I need to count the number of compiled classes, interfaces and enums in a given jar file programmatically (so I need three separate numbers). Which API would help me? (I can't use third party libraries.)

I've already tried quite tricky scheme which seems not always correct. Namely, I read each ZipEntry into a byte[] and then feed the result to my custom class loader which extends standard CalssLoader and just sends this byte[] to ClassLoader.defineClass (which is protect and couldn't be called from application code directly). Full code is on the Pastebin.

  • Can you call ZipEntry.getName() and see if it's a .class file? Or do you need to separately count classes and interfaces (and enums?)? – DNA Feb 16 '12 at 16:21
  • I need to count them separately (in addition it is known that not all of the .class-files contain correct byte code). – Artem Pelenitsyn Feb 16 '12 at 16:30
  • The .class-files with incorrect byte code we wish not to count. – Artem Pelenitsyn Feb 16 '12 at 16:37
  • In that case, your existing approach looks good under the circumstances - in what cases is it not working correctly though? – DNA Feb 16 '12 at 16:41
  • I tried it on Apache commons-io.jar (direct link: mmcs.sfedu.ru/~ulysses/Misc/commons-io.jar ) There are 76 .class-files there but my code outputs 47 2 0 (classes-interfaces-enums). – Artem Pelenitsyn Feb 16 '12 at 16:53

A jar file is a zip file with a specific pattern. You may use a ZipFile and a ZipEntry or their children classes JarFile and JarEntry.

This code (a method of a custom classloader) will return a Map with arrays of each type of "class" you need.

public Map<String, List<Class<?>>> loadAndScanJar(File jarFile)
        throws ClassNotFoundException, ZipException, IOException {

    // Load the jar file into the JVM
    // You can remove this if the jar file already loaded.

    Map<String, List<Class<?>>> classes = new HashMap<String, List<Class<?>>>();

    List<Class<?>> interfaces = new ArrayList<Class<?>>();
    List<Class<?>> clazzes = new ArrayList<Class<?>>();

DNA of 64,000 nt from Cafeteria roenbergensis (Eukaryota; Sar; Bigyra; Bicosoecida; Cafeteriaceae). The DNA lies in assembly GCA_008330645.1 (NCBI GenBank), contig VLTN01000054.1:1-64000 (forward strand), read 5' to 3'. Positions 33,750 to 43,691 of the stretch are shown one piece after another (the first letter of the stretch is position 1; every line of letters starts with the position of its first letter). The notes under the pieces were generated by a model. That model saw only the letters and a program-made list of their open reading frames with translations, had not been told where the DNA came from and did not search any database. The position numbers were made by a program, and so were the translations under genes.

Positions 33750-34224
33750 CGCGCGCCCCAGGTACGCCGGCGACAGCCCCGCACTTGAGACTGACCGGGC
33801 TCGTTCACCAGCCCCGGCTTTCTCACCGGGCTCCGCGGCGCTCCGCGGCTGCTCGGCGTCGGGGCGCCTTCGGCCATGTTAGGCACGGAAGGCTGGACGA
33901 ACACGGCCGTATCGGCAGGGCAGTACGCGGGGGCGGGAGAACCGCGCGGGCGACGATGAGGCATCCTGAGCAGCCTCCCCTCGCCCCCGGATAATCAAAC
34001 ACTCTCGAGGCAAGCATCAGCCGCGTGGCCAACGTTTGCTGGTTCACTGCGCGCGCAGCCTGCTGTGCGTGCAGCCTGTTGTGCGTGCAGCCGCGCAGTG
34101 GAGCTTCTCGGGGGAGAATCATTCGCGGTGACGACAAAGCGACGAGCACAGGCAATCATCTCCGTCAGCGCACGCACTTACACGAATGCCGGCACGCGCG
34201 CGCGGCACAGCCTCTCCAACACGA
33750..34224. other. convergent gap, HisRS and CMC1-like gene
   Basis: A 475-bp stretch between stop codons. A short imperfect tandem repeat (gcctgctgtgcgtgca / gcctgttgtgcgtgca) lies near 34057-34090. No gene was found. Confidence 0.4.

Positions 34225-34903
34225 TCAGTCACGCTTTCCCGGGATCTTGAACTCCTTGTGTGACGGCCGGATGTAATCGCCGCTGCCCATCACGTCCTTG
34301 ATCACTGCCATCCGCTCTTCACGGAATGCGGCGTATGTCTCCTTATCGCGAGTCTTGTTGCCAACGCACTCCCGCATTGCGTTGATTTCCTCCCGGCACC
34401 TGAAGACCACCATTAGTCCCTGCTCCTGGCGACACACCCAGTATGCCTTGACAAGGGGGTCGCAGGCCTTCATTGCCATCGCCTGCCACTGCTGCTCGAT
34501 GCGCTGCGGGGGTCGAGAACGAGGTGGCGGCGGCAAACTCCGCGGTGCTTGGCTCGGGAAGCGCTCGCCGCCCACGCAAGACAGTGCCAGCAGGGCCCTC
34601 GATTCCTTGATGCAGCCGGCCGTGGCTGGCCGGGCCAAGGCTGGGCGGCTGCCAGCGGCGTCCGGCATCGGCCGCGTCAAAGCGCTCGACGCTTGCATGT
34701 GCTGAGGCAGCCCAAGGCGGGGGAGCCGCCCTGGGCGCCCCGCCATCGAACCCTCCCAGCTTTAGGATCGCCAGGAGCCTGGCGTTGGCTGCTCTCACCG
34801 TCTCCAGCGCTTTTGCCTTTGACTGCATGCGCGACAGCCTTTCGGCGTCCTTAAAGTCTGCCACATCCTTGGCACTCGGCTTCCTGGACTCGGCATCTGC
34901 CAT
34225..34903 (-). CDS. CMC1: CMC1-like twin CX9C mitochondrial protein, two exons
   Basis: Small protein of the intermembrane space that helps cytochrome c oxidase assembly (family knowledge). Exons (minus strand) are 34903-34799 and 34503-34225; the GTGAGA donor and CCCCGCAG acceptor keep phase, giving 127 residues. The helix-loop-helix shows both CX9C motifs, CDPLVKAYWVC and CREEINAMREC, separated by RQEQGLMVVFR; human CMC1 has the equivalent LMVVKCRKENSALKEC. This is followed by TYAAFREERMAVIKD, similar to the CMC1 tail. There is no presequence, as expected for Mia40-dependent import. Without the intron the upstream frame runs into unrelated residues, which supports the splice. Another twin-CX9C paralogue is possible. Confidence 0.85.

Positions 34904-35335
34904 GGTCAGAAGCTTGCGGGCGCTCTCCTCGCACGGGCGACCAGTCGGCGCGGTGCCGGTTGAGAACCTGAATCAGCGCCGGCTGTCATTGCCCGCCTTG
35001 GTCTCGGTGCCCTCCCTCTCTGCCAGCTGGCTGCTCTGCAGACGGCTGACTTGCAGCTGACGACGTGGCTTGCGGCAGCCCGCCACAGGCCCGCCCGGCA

List<Class<?>> enums = new ArrayList<Class<?>>();
    List<Class<?>> annotations = new ArrayList<Class<?>>();

    classes.put("interfaces", interfaces);
    classes.put("classes", clazzes);
    classes.put("annotations", annotations);
    classes.put("enums", enums);

    // Count the classes loaded
    int count = 0;

    // Your jar file
    JarFile jar = new JarFile(jarFile);
    // Getting the files into the jar
    Enumeration<? extends JarEntry> enumeration = jar.entries();

    // Iterates into the files in the jar file
    while (enumeration.hasMoreElements()) {
        ZipEntry zipEntry = enumeration.nextElement();

        // Is this a class?
        if (zipEntry.getName().endsWith(".class")) {

            // Relative path of file into the jar.
            String className = zipEntry.getName();

            // Complete class name
            className = className.replace(".class", "").replace("/", ".");
            // Load class definition from JVM
            Class<?> clazz = this.loadClass(className);

            try {
                // Verify the type of the "class"
                if (clazz.isInterface()) {
                } else if (clazz.isAnnotation()) {
                } else if (clazz.isEnum()) {
                } else {

            } catch (ClassCastException e) {


    System.out.println("Total: " + count);

    return classes;
  • Thanks a lot, it works nearly perfectly. Some minor details: in order to be able to use super.addURL you should extend URLClassLoader not just ClassLoader. And then you have to define constructor which calls super with the array of urls. I wish I could feed it with null, but got an exception. So I constructed an array with one URL which corresponds to my jar. – Artem Pelenitsyn Feb 16 '12 at 18:01
  • 1
    You may pass an empty array... This works fine... Sorry about the misunderstood about the super class, this is a UrlClassloader... – Eldius Feb 17 '12 at 0:52

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